Jamal pushed through the pain and fear of being seen and treated differently and swam competitively in high school, receiving a swimming scholarship to Hiram College in Northeast Ohio. In three years, Jamal left Ohio to train under the University of Southern California’s Dave Salo and USC’s prestigious Trojan Elite Swim Team.

Jamal, who trains 14 hours every week, is now working with mental performance coach and swim consultant Wilma Wong. Jamal credits her innovative training style and techniques with improving his standing from unranked amateur to number one in the nation within one year.

Jamal’s passion for swimming extends well beyond his personal and professional goals for Tokyo 2020. The latest statistics from the World Health Organization show that roughly 360,000 people lost their lives to drowning in 2016. In the US, drowning ranks fifth among the causes of unintentional injury death, according to the Centers for Disease Control and Prevention. In an attempt to lower the global drowning rate, Jamal recently began an initiative to teach One Million people to swim through private trainings, sponsors and a digital swim school platform. This movement is Swim Up Hill.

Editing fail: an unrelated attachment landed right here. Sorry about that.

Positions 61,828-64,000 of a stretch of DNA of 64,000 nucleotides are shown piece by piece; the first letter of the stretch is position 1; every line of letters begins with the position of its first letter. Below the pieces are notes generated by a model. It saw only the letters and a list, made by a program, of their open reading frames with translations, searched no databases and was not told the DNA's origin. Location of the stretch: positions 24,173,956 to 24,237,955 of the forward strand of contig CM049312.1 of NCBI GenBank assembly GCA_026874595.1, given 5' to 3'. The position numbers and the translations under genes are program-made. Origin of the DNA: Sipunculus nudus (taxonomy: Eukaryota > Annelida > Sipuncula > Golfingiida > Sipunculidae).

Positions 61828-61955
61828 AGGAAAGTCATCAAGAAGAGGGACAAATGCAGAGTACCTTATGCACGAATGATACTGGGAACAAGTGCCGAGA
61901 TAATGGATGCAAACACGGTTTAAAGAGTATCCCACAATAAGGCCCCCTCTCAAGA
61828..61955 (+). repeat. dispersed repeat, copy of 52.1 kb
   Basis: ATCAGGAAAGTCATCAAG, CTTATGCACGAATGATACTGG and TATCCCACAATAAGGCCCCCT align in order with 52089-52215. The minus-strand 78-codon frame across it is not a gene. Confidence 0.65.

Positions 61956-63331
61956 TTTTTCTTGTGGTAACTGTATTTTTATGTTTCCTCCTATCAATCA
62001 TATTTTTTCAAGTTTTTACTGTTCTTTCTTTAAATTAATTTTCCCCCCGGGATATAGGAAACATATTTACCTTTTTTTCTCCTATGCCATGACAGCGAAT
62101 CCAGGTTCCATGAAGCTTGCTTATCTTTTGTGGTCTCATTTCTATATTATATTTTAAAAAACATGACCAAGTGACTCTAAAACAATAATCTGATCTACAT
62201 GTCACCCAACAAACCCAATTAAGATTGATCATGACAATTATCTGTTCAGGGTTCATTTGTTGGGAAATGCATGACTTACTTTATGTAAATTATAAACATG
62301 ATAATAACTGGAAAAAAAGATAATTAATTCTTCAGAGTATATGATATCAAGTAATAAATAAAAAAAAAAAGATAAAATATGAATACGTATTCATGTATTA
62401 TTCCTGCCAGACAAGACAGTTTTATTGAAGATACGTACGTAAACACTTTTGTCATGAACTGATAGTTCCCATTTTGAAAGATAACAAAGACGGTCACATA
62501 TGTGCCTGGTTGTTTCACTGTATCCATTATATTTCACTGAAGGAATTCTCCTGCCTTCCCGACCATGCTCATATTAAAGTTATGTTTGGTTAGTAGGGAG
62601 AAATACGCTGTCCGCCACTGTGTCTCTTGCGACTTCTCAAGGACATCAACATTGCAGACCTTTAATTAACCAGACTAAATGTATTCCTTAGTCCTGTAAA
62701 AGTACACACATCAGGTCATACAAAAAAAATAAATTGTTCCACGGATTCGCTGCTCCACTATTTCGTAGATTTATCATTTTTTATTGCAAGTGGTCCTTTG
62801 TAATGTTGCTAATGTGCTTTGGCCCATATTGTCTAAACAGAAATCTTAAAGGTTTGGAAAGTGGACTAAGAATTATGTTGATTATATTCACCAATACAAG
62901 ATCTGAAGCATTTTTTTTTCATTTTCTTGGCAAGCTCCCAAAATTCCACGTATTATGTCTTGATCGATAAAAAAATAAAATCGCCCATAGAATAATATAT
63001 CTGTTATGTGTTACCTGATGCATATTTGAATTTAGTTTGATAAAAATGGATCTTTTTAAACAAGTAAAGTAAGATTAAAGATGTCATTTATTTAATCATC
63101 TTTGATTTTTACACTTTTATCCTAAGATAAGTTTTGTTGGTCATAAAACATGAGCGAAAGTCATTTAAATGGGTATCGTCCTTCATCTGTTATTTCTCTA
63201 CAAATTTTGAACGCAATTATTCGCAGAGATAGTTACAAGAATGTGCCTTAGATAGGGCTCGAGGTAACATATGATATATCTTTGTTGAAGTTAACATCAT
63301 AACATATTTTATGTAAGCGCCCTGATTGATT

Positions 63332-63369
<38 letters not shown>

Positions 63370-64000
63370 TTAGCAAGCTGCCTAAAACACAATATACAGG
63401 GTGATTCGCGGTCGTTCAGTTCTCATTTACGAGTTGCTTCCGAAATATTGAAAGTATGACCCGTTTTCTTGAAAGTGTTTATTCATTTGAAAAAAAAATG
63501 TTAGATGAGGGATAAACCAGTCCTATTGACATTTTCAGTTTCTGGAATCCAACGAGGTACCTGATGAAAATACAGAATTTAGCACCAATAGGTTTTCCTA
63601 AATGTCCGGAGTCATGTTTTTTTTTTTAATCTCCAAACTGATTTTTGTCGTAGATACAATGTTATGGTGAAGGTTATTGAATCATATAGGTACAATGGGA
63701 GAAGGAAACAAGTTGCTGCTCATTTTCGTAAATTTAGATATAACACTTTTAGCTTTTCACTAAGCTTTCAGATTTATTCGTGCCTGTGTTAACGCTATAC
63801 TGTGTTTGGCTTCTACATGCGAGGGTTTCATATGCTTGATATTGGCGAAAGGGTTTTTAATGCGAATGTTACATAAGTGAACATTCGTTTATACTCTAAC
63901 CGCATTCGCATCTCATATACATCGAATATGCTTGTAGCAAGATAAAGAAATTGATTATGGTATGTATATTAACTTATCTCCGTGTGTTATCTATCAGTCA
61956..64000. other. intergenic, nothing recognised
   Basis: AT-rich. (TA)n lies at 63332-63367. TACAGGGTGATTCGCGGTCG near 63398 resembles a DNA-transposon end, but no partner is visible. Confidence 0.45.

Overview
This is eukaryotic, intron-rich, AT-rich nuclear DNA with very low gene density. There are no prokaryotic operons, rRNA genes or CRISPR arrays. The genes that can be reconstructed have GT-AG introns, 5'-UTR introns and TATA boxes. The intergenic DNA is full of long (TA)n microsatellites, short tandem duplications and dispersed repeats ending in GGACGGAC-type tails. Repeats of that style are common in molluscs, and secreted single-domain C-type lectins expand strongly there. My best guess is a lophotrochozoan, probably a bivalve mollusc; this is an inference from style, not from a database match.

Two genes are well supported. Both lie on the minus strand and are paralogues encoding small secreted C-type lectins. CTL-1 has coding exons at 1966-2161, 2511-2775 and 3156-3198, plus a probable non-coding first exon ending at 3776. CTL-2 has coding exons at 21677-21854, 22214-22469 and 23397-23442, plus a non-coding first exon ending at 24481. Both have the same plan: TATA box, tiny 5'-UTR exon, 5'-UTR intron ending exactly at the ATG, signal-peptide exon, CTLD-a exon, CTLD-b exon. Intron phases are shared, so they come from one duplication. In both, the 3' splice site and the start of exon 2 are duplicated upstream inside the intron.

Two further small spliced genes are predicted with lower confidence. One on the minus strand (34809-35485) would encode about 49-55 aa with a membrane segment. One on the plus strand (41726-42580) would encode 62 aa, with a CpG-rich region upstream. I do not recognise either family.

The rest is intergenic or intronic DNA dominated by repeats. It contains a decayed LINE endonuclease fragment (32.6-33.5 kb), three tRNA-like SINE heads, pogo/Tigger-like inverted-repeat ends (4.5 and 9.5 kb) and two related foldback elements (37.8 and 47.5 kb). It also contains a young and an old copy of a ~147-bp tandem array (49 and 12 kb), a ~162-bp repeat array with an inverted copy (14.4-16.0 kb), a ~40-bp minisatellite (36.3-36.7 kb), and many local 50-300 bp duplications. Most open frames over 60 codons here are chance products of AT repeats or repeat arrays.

Jamal also uses his experiences with CMT as an opportunity to offer strategies on how to reach goals and live out dreams. In addition, he is dispelling myths around disability performance - and what that looks like. His story is not only empowering and inspiring, it is just beginning. 

Follow Swim Up Hill on Instagram, @swimuphill